For every step forward in Mideast peace negotiations between Israelis and Palestinians, there always seems to be two or three steps backward.

Acts of violence surfaced again last week after failure by U.S. envoy Dennis Ross to break a negotiations deadlock. Palestinian protesters chanted "Death to America," burned U.S. flags and hurled rocks at Israeli troops. The troops in turn fired tear gas and rubber-coated steel pellets at hundreds of Palestinian students, injuring several.Those kinds of actions must cease if there indeed is to be peace in the region.

But will they?

That depends on the leaders of the two negotiating parties - Israeli Prime Minister Benjamin Netanyahu and Palestinian head Yasser Arafat.

Neither is on course for the Nobel Peace Prize, and Netanyahu seems to be changing the negotiation rules as he goes along. For example, in a U.S.-backed agreement signed last year, Netanyahu pledged to carry out three troop pullbacks by the summer. Now, however, he's only committing to one pullback. He wants to have talks on final borders before carrying out the other pullbacks.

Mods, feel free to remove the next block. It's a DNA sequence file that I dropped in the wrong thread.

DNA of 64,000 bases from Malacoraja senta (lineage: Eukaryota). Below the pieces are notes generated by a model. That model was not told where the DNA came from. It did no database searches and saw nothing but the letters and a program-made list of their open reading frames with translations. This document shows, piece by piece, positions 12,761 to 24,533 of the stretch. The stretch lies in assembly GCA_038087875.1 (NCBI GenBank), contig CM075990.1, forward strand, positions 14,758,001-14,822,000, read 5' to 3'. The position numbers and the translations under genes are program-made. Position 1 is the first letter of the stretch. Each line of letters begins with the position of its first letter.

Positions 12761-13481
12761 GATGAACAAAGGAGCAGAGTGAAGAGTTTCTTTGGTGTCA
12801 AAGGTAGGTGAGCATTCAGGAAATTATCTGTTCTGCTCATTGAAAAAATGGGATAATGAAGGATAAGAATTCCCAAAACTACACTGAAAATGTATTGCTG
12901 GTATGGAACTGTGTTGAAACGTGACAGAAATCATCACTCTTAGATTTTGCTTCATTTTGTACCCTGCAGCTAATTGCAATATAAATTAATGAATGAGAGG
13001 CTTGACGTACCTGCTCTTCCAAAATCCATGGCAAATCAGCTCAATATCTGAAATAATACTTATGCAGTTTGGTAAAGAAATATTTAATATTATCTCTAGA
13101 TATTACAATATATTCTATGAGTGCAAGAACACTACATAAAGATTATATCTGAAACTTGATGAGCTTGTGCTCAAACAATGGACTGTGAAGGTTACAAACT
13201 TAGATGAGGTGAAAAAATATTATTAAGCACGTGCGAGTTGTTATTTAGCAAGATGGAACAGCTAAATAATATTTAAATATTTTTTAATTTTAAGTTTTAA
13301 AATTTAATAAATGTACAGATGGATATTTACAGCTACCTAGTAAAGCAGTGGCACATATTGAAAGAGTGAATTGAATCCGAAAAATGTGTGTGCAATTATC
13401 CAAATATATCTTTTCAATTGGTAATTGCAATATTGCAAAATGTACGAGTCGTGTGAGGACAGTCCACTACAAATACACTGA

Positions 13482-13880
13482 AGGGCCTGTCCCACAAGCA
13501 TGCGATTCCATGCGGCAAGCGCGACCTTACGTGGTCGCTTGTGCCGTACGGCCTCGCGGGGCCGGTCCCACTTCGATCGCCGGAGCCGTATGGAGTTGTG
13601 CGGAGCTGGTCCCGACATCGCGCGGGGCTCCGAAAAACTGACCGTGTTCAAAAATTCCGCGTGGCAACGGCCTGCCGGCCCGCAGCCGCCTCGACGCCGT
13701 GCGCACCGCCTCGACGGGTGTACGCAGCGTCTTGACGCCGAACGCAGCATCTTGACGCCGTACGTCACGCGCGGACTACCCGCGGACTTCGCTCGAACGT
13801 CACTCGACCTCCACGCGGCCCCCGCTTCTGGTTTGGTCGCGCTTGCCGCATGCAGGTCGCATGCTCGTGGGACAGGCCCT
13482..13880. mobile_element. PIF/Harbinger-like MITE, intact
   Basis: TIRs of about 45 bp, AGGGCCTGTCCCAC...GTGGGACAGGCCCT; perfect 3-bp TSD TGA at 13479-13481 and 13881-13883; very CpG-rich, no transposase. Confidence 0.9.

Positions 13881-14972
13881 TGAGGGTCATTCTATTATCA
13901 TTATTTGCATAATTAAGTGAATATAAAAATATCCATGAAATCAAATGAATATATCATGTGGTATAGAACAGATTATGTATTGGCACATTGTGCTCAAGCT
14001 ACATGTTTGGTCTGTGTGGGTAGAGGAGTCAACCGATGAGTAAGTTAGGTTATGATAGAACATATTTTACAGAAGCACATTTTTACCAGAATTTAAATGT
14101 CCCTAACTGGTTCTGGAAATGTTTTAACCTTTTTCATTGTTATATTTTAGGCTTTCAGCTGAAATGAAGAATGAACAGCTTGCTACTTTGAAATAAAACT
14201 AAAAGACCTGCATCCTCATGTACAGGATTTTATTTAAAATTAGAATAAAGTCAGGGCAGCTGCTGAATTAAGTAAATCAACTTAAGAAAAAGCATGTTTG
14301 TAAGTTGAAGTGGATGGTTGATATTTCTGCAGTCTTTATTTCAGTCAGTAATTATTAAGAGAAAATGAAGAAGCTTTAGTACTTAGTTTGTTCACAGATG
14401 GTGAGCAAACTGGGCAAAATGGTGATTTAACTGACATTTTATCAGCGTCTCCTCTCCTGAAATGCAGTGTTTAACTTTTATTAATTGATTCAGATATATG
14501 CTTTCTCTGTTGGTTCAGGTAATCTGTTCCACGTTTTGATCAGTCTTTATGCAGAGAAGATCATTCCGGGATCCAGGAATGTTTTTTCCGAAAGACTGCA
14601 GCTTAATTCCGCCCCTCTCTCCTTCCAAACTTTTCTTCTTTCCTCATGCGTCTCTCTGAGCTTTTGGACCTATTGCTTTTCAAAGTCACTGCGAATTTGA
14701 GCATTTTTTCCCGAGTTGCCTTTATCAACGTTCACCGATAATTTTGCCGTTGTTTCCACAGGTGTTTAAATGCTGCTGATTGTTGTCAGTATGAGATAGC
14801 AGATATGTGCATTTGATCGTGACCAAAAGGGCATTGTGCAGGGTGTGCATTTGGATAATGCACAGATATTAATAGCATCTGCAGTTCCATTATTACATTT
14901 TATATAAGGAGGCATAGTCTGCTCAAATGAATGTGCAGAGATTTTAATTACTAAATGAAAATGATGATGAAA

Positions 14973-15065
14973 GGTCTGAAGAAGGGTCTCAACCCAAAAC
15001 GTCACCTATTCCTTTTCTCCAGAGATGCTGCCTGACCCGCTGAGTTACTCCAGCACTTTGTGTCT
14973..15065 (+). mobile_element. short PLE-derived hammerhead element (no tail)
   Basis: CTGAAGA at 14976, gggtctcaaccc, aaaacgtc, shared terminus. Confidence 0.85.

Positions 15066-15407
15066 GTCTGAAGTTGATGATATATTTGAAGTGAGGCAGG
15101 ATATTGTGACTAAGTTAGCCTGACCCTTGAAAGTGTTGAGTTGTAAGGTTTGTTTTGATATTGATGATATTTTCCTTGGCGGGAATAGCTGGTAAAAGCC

If countries aren't going to abide by signed agreements, what's the use of having them?

Ross has been trying to win support for a U.S. proposal that calls for Israel to withdraw from 13 percent of the West Bank. The phased withdrawals in turn are to be accompanied by Palestinian security measures.

Netanyahu is balking at any withdrawal above 9 percent of the West Bank, which is his initial offer.

The United States is also calling on Israel to freeze construction of homes for Jewish residents on the West Bank.

Neither Netanyahu nor Arafat seems willing to make a unilateral show of good faith, which is too bad.

As Shimon Peres, former prime minister of Israel and Nobel Peace Prize laureate, noted while visiting the University of Utah last November, the basic equation of the peace process needs to focus on people, not territories. When the well-being of people replaces politics as the driving force the emphasis shifts from war to peace.

Netanyahu and Arafat would serve their own causes and their people best by remembering that.